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Batten The Hatches: Holidays Are Prime Time For Car Thieves

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2010 Nissan Versa

2010 Nissan Versa

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Sunburns, fireworks injuries, or overindulgences: If you’re not mindful, they’re all examples of how your long holiday weekend could end on a painful, rather than relaxed, note.

So is coming back to find a vehicle missing or broken into.

Over the long holiday weekend, neighborhoods are likely to be a little emptier than usual, and loud noises—like car alarms going off—are already happening all around.

And that means it’s prime time for car thieves.

Just as you should be especially careful to secure your house when you’re away and not flaunt valuables, you should be vigilant about safeguarding your other vehicles when you’re away in the family wagon.

July and August are the highest months of the year for vehicle theft, which is why the National Insurance Crime Bureau (NICB) and LoJack are kicking off a National Vehicle Theft Protection Month initiative, through July.

Black-market stolen parts value - from LoJack

Black-market stolen parts value - from LoJack

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Although vehicle thefts as a whole are declining, according to official U.S. Department of Justice figures, both vehicle break-ins (theft from vehicles) as well as the rate of non-recovered stolen vehicles is on the rise. For non-recovered vehicles, it’s actually at its highest in 20 years. It seems the era of the casual car thief looking for a joyride is over, by some accounts, leaving two groups: opportunists looking to steal property from your vehicle, and savvy professional thieves who know what they should steal, how to do it, and how much money it will bring them.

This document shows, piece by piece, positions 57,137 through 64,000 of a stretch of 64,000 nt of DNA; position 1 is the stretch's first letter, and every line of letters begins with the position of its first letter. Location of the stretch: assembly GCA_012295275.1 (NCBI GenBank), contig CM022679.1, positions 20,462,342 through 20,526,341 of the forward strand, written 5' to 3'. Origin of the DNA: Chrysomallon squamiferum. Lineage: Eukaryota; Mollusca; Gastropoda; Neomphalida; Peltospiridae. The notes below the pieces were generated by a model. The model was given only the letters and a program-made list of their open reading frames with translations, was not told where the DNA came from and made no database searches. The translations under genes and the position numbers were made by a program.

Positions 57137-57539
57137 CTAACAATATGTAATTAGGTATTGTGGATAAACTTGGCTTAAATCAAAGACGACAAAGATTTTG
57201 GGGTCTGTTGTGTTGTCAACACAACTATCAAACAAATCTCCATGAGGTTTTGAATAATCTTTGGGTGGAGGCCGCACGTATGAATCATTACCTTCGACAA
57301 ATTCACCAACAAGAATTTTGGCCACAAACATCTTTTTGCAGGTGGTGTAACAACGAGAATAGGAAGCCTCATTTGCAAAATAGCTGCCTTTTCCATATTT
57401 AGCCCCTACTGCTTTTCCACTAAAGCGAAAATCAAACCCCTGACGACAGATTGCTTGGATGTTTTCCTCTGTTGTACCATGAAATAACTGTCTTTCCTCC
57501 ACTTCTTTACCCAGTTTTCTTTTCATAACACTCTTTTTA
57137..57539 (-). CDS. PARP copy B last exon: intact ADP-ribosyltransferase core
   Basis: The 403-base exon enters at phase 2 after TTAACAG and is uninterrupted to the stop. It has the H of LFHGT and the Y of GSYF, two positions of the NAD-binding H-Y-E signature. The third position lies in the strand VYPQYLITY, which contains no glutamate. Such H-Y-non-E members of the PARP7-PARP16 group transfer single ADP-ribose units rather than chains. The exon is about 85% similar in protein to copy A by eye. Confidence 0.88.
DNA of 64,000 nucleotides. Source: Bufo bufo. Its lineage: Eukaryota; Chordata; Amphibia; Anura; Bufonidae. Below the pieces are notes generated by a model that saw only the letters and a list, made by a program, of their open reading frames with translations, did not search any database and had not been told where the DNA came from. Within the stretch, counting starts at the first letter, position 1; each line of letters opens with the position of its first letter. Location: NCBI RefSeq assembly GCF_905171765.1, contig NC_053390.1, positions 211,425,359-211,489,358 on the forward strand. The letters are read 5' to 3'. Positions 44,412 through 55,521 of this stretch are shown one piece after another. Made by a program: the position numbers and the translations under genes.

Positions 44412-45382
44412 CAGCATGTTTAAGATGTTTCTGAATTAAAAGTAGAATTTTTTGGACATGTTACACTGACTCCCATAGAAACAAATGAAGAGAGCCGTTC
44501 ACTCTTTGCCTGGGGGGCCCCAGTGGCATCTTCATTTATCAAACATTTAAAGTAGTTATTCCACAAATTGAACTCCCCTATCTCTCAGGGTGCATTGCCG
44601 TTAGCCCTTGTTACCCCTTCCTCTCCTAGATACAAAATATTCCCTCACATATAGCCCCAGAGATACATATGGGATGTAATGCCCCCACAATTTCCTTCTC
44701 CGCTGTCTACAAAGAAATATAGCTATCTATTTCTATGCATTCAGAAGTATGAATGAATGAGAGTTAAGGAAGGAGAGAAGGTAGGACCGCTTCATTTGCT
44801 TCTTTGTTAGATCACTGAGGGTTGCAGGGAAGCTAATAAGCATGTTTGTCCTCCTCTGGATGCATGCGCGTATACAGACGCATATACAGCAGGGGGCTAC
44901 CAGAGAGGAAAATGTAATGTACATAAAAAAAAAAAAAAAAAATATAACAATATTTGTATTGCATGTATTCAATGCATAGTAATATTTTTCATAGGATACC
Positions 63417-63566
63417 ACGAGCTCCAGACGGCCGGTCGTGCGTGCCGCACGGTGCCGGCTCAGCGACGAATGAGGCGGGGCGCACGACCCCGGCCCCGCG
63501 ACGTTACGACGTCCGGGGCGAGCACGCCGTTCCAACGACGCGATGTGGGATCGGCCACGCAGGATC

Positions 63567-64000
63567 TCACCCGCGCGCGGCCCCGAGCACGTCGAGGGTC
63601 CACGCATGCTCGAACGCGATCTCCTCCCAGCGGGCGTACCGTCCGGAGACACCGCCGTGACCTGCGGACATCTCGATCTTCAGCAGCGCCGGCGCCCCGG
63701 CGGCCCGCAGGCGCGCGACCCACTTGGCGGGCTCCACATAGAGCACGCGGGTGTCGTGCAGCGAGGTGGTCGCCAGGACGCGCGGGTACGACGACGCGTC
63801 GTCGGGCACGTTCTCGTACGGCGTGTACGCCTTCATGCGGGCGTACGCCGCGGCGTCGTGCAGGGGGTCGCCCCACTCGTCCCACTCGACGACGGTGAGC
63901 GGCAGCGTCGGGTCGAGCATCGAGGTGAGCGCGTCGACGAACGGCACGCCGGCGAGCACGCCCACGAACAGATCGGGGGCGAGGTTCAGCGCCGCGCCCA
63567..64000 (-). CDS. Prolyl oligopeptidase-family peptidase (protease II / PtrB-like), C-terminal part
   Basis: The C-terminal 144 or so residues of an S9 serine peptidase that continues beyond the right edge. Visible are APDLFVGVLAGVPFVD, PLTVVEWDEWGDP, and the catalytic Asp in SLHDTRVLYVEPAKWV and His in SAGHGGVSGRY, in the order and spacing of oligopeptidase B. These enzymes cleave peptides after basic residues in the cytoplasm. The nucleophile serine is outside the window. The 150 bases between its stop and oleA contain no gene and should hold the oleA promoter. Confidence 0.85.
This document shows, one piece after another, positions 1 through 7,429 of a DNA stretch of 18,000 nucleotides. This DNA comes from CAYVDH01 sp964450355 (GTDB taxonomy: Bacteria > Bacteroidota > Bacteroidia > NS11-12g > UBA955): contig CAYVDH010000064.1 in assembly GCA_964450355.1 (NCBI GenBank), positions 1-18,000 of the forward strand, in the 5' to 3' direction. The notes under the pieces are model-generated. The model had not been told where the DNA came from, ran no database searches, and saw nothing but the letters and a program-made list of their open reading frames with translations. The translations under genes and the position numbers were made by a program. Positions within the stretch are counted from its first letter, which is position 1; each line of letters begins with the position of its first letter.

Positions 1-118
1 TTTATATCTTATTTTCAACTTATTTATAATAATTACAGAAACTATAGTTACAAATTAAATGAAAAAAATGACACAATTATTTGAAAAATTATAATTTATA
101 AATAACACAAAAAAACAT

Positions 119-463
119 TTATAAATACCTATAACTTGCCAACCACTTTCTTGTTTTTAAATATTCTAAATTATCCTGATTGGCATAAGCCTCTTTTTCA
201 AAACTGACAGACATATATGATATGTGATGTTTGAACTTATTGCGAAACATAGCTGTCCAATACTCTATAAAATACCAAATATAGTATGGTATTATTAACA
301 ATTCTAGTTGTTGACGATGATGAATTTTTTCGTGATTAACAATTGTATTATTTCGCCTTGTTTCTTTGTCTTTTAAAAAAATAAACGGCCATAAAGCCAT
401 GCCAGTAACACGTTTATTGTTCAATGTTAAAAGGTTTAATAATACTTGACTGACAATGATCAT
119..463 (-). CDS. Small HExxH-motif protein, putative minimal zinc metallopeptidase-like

According to 2008 FBI data, 43 percent (411,444) of vehicles stolen were never recovered. Some of these vehicles end up in chop shops, with parts sold on the black market; others are shipped overseas for sale; and some are resold as used vehicles.

One of the most important points is, if you’re going to leave any of your vehicles parked out in the driveway or streetside, don’t leave anything of value out in the open. Move everything of value out of view and to the trunk, or better yet out of the vehicle, and don’t ever think that thieves won’t break a window for a bin full of coins, or an empty backpack.

The NICB and LoJack recommend three steps for protection:

1) Use common sense measures. Never leave keys in the vehicle with the engine running.  Don’t hide a spare key in the vehicle.  Close all windows and lock all doors when leaving your vehicle.  Park in a well-lit area and, when at home, keep your vehicle in the garage.  Don’t leave valuables visible in your car, particularly those items that include your personal information —thieves can drive off not only with your car, but your identity as well.

2) Use theft prevention products. An amateur thief may be less inclined to steal your car if it has visible and audible warning devices like a wheel lock or alarm system.  Immobilizers—which include smart keys, kill switches and fuel cut-off devices—can offer another means of protection.  While the professionals can often disable these devices, they do offer another means of deterrence.

3) Use a tracking and recovery system. Since thieves can typically disarm most theft prevention devices, recovery systems provide the peace of mind that you’ll get your car back – often quickly – in the event it is stolen.  The most effective systems are directly integrated into law enforcement, use Radio Frequency technology, which has proven to be optimal for recovering stolen vehicles, and are covert so they cannot be disengaged.

[LoJack]

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